There is an excellent piece in this month's Washington Monthly titled, "Bernard Lewis Revisited", by Michael Hirsh. It's a post-Iraq invasion look at the role historian Bernard Lewis' vision of Islam, the Middle East and democracy played in the foreign policy views of the Bush administration.
Lewis is a historian who has since his early years at the University of London been fascinated by and done a great deal of compelling work on the history of the Middle East. I have been trying to read his bestselling book, "What Went Wrong" for awhile now. Its a short book on the history of Islam and the Middle East and how it led to modern-day Islamic extremism. Most of the criticism of Lewis in Hirsh's piece I found in just the portion of the book I have read. Lewis views most of the modern muslim world through the prism of medieval history. The book itself reads as an endorsement for the top-down imposition of democracy approach that has been adopted by the Bush administration.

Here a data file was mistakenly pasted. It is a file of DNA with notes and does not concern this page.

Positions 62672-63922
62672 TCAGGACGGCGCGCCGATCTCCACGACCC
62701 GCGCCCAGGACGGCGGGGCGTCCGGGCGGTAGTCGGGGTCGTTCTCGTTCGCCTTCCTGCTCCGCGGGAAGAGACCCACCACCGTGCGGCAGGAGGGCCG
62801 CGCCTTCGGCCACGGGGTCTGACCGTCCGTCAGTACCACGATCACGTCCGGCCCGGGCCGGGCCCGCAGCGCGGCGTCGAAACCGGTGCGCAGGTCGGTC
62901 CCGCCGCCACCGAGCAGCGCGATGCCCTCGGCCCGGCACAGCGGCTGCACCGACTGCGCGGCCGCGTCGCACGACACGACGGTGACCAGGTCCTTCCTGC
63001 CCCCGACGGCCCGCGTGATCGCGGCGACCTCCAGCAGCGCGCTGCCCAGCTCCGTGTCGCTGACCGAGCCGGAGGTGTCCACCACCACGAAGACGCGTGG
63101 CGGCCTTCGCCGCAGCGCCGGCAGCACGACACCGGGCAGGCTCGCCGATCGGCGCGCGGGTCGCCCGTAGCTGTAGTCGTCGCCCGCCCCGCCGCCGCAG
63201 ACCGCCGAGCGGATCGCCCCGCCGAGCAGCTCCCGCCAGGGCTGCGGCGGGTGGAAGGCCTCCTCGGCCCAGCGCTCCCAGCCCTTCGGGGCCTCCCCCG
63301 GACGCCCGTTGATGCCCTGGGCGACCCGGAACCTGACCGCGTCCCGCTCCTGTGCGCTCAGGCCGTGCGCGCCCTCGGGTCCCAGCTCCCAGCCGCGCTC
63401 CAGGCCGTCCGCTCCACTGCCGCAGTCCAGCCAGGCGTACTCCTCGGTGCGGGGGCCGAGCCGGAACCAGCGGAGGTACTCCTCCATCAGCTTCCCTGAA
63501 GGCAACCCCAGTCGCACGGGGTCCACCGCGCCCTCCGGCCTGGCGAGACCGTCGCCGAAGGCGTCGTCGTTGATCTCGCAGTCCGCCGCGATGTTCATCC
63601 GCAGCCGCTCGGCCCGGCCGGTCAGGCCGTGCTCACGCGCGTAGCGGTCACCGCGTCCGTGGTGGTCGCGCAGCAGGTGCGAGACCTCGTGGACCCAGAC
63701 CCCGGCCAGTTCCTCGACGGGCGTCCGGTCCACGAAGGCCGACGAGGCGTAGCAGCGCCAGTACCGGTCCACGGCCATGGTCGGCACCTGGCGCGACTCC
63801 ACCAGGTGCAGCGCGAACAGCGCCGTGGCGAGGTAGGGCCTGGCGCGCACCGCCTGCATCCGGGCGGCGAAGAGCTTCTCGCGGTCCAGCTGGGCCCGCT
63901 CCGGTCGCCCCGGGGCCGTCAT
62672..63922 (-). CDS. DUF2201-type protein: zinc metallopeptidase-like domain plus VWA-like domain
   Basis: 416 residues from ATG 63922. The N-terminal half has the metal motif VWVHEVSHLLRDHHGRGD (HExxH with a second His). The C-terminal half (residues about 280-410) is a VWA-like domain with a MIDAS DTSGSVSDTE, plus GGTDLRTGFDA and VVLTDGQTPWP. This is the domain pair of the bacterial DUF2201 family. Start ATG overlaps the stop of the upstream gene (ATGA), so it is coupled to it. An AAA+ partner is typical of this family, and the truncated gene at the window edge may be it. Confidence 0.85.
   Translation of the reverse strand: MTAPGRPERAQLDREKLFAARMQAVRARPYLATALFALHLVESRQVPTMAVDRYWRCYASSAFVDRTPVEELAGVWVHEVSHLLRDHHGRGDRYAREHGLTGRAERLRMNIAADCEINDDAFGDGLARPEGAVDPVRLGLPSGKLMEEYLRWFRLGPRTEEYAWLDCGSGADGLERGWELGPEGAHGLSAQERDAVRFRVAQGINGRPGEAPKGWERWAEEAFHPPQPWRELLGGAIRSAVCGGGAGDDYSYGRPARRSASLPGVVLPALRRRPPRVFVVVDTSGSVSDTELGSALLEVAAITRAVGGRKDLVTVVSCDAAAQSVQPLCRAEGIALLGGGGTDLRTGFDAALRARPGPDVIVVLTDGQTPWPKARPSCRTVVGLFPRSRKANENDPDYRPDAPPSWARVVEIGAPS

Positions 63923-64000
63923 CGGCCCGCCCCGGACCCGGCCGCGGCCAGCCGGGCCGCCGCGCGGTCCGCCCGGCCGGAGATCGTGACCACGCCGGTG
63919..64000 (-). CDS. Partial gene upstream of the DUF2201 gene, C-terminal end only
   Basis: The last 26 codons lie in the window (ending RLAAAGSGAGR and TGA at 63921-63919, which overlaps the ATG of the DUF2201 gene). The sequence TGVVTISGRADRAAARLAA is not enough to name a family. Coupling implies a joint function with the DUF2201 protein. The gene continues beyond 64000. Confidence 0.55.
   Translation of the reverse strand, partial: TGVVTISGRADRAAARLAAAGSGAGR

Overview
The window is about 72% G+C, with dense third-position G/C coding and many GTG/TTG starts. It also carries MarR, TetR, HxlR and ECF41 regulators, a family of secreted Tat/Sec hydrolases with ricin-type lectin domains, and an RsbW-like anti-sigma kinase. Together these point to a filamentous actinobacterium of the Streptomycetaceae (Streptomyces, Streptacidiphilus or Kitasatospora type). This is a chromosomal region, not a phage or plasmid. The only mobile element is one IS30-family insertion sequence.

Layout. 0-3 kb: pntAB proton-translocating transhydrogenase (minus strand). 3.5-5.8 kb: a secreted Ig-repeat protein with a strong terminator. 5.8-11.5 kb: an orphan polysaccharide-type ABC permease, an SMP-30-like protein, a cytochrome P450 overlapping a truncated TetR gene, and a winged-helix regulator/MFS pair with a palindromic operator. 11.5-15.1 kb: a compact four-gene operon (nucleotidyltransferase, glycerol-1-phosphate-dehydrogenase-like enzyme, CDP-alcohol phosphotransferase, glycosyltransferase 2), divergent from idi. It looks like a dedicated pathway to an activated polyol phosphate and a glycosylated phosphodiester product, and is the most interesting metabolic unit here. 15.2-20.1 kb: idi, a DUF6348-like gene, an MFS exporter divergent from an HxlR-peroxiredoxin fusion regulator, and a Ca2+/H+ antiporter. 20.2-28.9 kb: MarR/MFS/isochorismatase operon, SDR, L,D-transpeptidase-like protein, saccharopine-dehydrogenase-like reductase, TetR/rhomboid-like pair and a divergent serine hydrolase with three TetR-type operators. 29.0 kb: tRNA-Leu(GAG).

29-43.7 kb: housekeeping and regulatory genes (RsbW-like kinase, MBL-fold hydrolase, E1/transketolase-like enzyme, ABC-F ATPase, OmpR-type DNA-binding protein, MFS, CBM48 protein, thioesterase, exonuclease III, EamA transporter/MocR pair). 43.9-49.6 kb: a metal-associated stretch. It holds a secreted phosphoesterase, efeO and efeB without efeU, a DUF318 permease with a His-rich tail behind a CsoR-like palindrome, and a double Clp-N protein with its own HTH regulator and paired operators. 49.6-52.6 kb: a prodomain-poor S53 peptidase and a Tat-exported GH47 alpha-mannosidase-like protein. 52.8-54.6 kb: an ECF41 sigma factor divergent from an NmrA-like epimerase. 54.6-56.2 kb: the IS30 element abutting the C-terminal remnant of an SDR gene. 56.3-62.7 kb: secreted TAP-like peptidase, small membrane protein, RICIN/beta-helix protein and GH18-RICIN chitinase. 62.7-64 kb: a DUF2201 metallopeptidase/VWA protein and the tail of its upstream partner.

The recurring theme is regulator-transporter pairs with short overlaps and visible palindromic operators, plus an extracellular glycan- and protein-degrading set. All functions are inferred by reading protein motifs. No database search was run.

For those who have read Lewis, or wish to better understand the intellectual and historical underpinnings for the administrations' foreign policy positions in the Middle East, Hirsh's piece is an excellent starter.
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